Crow Wing Energized created a student survey with the assistance of the Minnesota Department of Health to be administered to Brainerd High School students in the spring of 2019.
The survey was conducted in an effort to provide insight into tobacco usage and mental illness among high school-aged students. The Crow Wing Energized Steering Committee and Crow Wing Energized Tobacco Coalition provided feedback prior to public release.
For many in the community who work with youth, the results of the tobacco questions in the survey may not be surprising. For others, however, this is a shocking glance into the e-cigarette epidemic.
While cigarette use among high school students is at an all-time low across the country, the popularity of e-cigarettes has continued to increase. The lack of tobacco smell, enticing flavorings, and the perception that e-cigarettes are harmless have all contributed to this rise in popularity.
E-cigarettes still pose a significant health risk. According to the Centers for Disease Control and Prevention, e-cigarette aerosol can contain harmful substances including heavy metals, cancer causing chemicals, and flavorings such as diacetyl that can cause permanent lung damage. And as with all tobacco products, nicotine can also pose a significant risk to pregnant women and result in low birth weights and interfere with brain development.
In addition, the use of nicotine salts by some e-cigarette manufacturers, such as Juul, can provide a higher, quicker release of nicotine into the body than other manufactured e-cigarettes. This more closely simulates the experience of smoking a combustible cigarette and can also make them more addictive.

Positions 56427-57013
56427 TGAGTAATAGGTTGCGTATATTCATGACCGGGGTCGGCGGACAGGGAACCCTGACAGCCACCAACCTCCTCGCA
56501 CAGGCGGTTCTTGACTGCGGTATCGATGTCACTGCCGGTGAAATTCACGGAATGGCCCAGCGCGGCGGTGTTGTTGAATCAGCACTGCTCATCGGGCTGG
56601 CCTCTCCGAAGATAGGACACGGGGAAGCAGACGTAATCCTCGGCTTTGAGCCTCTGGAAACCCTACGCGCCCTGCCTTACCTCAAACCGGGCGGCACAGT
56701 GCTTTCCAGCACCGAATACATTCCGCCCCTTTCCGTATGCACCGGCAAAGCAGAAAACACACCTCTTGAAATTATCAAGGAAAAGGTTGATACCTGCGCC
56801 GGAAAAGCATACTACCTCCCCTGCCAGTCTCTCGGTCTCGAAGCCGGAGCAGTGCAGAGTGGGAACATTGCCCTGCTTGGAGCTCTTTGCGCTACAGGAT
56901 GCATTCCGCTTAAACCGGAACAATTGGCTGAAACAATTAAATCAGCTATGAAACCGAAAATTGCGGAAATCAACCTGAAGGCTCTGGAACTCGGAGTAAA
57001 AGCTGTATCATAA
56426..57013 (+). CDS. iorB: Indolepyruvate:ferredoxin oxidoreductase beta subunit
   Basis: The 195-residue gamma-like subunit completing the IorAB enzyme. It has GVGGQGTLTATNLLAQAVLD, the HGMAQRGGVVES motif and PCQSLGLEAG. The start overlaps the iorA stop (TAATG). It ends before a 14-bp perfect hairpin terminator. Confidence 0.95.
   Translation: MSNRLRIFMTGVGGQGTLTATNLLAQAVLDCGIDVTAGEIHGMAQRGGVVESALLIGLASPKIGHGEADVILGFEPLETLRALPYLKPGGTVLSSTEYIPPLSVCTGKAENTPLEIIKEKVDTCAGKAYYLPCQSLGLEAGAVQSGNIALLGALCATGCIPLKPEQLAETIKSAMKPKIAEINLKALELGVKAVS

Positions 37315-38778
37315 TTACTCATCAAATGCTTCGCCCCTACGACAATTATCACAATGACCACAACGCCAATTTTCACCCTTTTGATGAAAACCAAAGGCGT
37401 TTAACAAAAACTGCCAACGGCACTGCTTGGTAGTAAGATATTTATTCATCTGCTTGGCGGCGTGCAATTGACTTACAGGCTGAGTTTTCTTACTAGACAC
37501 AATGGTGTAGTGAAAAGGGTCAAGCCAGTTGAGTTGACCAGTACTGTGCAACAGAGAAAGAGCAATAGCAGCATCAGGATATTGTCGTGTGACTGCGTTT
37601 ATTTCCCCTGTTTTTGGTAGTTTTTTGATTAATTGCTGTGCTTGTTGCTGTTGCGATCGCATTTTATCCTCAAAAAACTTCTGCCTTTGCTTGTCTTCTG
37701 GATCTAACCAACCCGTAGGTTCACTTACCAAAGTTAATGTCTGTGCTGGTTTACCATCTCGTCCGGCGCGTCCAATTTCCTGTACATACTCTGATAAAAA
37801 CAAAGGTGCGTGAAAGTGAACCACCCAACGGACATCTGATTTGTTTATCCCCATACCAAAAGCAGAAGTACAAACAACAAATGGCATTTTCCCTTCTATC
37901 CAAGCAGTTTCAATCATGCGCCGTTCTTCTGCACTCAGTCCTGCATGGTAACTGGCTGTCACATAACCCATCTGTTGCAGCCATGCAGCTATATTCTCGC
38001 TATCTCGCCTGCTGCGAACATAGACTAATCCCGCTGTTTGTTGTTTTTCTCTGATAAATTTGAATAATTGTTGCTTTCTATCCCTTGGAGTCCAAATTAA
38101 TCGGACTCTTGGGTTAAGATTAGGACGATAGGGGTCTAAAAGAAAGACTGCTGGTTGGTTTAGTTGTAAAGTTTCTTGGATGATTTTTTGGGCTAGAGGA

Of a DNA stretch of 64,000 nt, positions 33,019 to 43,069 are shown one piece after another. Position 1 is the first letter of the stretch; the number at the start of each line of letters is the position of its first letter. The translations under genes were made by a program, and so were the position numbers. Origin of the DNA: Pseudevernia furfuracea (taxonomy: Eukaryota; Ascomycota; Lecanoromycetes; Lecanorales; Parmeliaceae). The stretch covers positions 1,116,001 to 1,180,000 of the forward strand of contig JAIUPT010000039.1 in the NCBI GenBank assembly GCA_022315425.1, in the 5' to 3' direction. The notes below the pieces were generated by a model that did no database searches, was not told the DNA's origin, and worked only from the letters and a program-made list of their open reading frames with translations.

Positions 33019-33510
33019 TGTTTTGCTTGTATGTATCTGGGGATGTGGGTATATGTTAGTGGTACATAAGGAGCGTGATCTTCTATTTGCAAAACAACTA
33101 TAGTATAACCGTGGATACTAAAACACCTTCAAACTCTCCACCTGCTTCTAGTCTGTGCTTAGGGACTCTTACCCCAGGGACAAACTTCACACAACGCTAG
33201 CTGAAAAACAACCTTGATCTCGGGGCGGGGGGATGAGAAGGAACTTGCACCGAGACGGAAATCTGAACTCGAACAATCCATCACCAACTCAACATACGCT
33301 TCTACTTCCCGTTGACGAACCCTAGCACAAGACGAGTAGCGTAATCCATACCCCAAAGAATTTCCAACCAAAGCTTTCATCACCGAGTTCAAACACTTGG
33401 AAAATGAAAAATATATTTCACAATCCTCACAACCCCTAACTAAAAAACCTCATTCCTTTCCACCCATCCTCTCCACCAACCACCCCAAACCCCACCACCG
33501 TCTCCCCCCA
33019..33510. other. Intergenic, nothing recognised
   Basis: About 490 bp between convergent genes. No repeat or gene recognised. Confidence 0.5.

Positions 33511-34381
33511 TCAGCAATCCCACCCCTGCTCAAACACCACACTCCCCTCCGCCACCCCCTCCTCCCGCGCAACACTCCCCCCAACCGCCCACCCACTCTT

Brain development continues until the age of 25, making youth particularly vulnerable for addiction. As a result, almost 95% of tobacco users start before the age of 21 according to the U.S Department of Health & Human Services. As many past smokers can attest, quitting can take multiple attempts before success. Consequently, one of the best ways to avoid this challenge is by never using tobacco products in the first place.
So what can we do to curb the tide? Know the facts and be ready to listen. Trusted adults are a key resource in the lives of teens and youth. Set a positive example by being tobacco- free. QUITPLAN services offer free counselling sessions and starter quits for Minnesota residents. You can also speak to your healthcare provider about tobacco treatment services.
Want to get more involved in reducing the harm of tobacco use in Crow Wing County? Join other community members in Crow Wing Energized’s Tobacco Coalition, which meets monthly. Contact Jessica Williams at Jessica.firstname.lastname@example.org for more information.
Free professional counseling available to anyone in Minnesota.
Essentia Health offers individual counseling with a local certified tobacco treatment specialist, medication options to help you quit and a personalized plan with ongoing follow up and support.
If you want to quit smoking, you don’t need to do it alone. You’ll get one-on-one help from a certified tobacco treatment specialist who can suggest medications proven to make quitting easier and provide research-based tips and advice to help you succeed.
Receiving medications and/or face-to-face counseling at Essentia make you twice as likely to quit tobacco for good compared with phone counseling alone. People who meet with their Essentia counselor three or more times have a 50% quit rate after six months.
To get started and request an appointment, call 218-828-7100 or toll free at 844-403-7010. This service is covered at 100% by most health insurance plans.
Your body benefits minutes after you quit
Twenty minutes after quitting: Your blood pressure improves and the temperature of your hands and feet goes back to normal.
Eight hours after quitting: The carbon monoxide level in your blood drops to normal.
Two weeks to three months after quitting: Blood circulation improves and your lung function increases up to 30 percent.
One year after quitting: Your risk for heart disease may be half that of a smoker.
Five to 15 years after quitting: Your stroke risk is close to that of a nonsmoker.
Ten years after quitting: The risk for cancer of the mouth, throat, esophagus, bladder, kidney, and pancreas goes down.